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Could anyone remind me how find the null geodesic of a spacetime with metric $$ds^2=f(x)dt^2+dx^2$$?

What is the "parameter"?

Thank you.


Or in general just any geodesic?

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Have a read of this. –  Edward Hughes Feb 21 '13 at 13:35
    
Are you speaking about The Roberstson Walker spacetimes? If it is so you can find a good reference in the book of Barret O'Neill 'Semiriemannian geometry' –  user55449 Feb 23 '13 at 11:00
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1 Answer 1

Null geodesics: take the time $t$ as parameter, and observe that the null-geodesic $x(t)$ must satisfy $x'(t)^2=-f(x(t))$. Of course, $f$ must be negative in the region where you look for a null-geodesic, otherwise there isn't one. The two values of square root correspond to different orientations of the same null-geodesic. Pick one and try to solve the nonlinear ODE of first order $x'(t)=\sqrt{-f(x(t))}$. Depending on $f$, it may be easy or hopeless.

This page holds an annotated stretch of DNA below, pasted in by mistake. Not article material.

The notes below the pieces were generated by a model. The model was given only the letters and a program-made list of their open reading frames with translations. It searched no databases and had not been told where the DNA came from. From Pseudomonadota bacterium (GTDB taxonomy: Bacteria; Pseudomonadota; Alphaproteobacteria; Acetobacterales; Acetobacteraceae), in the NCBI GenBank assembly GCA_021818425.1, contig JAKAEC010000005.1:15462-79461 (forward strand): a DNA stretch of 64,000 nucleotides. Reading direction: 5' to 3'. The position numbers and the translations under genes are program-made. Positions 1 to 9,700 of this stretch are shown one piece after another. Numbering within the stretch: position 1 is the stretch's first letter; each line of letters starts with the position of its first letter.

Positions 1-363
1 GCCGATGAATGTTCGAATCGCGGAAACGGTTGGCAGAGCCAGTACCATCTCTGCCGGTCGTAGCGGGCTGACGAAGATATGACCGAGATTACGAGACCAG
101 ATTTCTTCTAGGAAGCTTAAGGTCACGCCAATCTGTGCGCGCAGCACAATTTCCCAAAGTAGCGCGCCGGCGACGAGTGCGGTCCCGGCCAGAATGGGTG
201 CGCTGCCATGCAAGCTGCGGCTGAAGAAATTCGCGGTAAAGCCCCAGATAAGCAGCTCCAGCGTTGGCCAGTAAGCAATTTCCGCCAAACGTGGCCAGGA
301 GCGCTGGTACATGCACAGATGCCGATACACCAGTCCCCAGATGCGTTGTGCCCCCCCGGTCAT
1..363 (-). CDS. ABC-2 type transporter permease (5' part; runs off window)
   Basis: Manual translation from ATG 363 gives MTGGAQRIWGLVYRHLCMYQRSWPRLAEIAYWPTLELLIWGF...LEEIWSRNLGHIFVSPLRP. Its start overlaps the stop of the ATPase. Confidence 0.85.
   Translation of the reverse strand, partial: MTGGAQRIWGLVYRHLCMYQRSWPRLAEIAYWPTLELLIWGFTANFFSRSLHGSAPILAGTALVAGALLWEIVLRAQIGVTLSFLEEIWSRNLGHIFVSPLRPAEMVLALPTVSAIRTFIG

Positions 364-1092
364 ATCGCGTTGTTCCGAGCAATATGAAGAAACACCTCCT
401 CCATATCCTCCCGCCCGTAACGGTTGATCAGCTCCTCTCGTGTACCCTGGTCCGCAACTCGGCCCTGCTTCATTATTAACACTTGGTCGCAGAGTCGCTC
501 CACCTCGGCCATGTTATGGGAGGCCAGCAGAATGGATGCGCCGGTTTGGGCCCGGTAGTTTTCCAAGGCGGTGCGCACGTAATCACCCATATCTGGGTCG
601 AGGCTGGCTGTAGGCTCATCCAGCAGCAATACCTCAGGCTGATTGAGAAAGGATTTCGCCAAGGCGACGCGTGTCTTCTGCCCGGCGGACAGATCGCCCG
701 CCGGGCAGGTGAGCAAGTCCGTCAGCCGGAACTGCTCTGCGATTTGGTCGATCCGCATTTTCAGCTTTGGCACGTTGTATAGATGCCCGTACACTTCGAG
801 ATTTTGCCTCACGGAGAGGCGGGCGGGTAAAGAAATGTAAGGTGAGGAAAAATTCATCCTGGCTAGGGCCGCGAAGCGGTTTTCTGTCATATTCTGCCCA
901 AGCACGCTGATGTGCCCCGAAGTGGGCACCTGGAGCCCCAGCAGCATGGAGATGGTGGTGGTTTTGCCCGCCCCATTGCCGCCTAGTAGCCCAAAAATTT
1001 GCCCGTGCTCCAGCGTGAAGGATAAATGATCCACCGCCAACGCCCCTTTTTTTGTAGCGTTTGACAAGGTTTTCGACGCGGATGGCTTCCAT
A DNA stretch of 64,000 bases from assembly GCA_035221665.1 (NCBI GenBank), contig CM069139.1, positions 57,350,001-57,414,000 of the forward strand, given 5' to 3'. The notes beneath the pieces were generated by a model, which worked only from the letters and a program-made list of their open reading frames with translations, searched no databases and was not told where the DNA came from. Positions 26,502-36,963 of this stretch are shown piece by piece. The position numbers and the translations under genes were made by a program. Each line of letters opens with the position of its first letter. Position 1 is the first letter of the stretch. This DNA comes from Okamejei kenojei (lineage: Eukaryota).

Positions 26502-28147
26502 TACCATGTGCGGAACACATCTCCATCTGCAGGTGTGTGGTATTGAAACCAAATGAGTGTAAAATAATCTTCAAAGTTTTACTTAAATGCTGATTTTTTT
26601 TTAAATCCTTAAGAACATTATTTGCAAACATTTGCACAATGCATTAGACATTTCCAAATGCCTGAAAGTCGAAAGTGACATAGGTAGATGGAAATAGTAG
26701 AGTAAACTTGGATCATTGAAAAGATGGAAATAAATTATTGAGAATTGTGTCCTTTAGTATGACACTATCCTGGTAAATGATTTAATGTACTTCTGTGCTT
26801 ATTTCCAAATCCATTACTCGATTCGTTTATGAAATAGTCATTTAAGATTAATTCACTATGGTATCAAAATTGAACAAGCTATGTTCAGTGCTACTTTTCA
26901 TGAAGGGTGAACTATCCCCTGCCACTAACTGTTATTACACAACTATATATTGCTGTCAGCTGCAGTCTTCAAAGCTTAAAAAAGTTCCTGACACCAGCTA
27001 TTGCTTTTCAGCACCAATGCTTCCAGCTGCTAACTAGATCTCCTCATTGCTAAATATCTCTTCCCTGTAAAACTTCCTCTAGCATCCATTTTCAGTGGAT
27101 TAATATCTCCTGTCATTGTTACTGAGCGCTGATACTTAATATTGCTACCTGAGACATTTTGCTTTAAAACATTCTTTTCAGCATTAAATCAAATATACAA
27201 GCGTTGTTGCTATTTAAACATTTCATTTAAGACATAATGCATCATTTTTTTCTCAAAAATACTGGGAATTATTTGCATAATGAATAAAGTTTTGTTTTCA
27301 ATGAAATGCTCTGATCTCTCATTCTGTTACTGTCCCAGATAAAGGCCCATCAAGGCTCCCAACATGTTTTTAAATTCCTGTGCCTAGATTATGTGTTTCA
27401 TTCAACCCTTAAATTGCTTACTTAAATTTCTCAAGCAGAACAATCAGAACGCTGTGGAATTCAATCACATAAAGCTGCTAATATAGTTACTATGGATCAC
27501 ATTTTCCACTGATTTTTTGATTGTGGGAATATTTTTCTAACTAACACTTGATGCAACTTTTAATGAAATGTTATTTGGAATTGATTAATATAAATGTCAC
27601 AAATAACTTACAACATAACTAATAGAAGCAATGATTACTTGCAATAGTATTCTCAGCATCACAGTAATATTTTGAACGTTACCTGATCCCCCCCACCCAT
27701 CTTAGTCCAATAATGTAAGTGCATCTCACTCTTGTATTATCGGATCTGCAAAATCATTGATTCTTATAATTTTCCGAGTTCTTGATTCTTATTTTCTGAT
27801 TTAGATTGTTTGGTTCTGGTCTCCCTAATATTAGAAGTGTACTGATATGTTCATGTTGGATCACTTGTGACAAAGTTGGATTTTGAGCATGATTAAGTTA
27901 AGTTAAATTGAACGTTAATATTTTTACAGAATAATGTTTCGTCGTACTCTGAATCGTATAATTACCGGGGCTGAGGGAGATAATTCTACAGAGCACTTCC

Finding geodesics is a very different matter, because the relevant ODE is of the 2nd order instead of 1st. The wiki page to which Edward Hughes linked gives this equation, but one shouldn't expect an explicit solution unless $f$ is very special.

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